A fifth area of debate in risk management concerns the cost of risk reduction and the extent to which reduction in risk has to be traded off against other basic goals. The much-invoked doctrine of BATNEEC (“best available technology not entailing excessive costs”) explicitly recognizes this trade-off problem, although it does not tell us how to choose among competing interpretations of what is “best available” and “excessive”.
The conventional “no-free-lunch” trade-off model of economics offers a clear starting-point for risk management, since it focuses attention very sharply on discounted costs and benefits. Those who adopt a trade-off position argue that increases in safety must normally come at the expense of other valued objectives such as wealth creation, international competitiveness in productivity or economic dynamism, and environmental degradation. Breyer (1993:11-12) argues that, in the absence of attention to costs, attempts to regulate small but significant risks to human health tend to be characterized by “tunnel vision” (which he see as arising “when an agency so organises or subdivides its tasks that each employee's individual conscientious performance effectively carries single-minded pursuit of a single goal too far, to the point where it brings about more harm than good” (ibid.: 12), for example in disproportionate expenditure and effort to remove the “last 10 per cent” of hazards. The debate over the costs of risk reduction has included discussion of the economic consequences of extended product liability in the USA, although there is no clear overall evaluation of the economic effects of those legal trends (Reuter 1988). At the limit, the cost of risk reduction can be framed not simply as the trading-off of risk reduction against other competing values, but also as the trading-off of some kinds of risks against others (e.g. botulism risks versus cancer risks in relation to nitrites in food, or risks of dumping sewage sludge at sea versus cancer risks from incineration on shore).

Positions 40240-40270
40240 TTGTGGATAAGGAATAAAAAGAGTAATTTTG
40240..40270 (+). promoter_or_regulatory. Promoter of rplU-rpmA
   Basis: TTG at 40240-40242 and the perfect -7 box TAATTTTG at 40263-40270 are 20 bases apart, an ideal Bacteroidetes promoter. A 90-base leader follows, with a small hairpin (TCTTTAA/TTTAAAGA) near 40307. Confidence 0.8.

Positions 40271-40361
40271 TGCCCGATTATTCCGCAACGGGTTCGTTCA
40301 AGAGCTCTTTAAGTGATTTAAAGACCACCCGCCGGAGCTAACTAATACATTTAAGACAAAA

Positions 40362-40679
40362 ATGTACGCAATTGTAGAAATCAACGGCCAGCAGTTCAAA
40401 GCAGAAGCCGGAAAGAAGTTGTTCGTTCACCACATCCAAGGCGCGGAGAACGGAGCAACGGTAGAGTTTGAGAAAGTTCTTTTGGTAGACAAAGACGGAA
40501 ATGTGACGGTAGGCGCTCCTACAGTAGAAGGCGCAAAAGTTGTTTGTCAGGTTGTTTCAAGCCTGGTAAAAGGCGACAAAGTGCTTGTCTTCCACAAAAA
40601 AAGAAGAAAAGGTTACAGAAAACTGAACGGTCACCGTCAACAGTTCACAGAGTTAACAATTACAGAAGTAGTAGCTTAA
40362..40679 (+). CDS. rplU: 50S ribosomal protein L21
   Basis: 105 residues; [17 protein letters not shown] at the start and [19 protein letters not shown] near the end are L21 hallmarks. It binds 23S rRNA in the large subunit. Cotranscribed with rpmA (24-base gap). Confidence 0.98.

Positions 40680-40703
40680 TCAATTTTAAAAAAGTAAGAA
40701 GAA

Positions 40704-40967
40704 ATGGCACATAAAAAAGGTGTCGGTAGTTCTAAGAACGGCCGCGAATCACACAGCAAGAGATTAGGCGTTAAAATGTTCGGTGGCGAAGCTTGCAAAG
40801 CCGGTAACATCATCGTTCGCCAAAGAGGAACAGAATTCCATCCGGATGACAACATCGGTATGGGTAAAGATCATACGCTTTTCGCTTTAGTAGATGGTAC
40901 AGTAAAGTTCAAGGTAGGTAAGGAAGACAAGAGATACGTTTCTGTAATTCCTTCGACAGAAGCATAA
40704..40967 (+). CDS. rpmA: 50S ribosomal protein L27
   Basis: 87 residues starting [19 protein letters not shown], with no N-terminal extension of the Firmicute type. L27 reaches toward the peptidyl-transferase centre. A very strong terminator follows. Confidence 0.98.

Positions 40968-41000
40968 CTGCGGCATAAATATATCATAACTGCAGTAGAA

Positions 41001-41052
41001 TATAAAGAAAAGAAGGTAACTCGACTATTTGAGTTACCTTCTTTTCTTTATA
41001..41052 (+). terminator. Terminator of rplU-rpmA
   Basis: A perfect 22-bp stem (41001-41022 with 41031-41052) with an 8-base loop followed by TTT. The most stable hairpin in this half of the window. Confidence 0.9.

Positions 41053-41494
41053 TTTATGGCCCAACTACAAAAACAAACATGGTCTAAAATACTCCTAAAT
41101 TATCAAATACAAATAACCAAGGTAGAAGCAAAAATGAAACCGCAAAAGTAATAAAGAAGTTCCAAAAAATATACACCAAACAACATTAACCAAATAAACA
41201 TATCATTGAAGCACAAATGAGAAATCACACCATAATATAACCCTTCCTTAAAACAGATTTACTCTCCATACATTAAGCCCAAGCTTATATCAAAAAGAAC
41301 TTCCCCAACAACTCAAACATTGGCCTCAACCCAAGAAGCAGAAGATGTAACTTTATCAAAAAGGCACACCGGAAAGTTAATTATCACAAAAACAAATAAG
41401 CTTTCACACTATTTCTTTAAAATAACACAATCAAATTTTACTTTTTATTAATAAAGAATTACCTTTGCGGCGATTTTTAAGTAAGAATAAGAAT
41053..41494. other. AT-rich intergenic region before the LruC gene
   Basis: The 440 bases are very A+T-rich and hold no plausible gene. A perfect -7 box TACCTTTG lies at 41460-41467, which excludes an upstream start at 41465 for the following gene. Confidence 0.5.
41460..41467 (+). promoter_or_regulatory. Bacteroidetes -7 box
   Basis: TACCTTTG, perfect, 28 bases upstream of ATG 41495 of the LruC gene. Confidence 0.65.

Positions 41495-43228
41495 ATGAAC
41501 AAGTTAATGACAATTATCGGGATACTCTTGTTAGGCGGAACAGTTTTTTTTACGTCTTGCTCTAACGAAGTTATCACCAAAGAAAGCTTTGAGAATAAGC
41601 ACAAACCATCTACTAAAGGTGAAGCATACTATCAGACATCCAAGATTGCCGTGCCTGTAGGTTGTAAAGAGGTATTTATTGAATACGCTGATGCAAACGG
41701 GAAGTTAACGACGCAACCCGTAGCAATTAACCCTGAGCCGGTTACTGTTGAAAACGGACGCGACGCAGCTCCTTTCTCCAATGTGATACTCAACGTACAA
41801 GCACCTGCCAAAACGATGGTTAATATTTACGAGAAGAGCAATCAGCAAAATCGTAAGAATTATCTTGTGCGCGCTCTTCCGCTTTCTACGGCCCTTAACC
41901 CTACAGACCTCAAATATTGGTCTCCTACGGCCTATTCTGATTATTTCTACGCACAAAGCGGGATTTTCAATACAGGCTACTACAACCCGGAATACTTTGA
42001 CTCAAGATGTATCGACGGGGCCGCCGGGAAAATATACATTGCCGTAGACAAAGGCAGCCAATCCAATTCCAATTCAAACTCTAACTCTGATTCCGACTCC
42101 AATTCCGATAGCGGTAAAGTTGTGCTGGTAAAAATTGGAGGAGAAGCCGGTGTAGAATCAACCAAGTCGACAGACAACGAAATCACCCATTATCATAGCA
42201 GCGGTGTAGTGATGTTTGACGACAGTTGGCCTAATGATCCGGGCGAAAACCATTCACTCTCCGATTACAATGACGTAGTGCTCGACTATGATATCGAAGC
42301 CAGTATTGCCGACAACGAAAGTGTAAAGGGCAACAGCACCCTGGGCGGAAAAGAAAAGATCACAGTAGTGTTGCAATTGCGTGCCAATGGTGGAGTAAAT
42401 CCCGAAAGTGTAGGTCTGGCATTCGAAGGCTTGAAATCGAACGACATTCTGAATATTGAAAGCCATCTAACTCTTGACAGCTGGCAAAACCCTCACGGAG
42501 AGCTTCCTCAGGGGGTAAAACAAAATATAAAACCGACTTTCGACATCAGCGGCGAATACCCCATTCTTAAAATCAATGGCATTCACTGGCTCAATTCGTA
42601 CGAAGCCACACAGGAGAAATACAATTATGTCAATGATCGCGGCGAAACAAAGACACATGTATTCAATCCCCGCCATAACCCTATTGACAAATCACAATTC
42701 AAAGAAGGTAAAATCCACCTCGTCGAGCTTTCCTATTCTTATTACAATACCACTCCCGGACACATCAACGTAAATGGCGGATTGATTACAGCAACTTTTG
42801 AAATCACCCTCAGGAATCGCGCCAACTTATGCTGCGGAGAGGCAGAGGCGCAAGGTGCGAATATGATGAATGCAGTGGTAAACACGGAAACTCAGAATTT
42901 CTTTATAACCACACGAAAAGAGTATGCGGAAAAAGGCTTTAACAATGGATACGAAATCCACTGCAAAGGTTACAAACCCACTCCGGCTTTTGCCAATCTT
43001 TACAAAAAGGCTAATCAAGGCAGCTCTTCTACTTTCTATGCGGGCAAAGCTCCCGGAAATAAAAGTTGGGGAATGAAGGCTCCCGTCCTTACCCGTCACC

Much of public policy on risk management can be represented as an implicit trade-off between safety and economic surplus. By the use of analytical techniques designed to make those trade-offs explicit, an effort can be made to assess the consistency with which the trade-off is made in different areas of public policy, and why it varies from one case to another: for example, why the trade-off appears to be different for aviation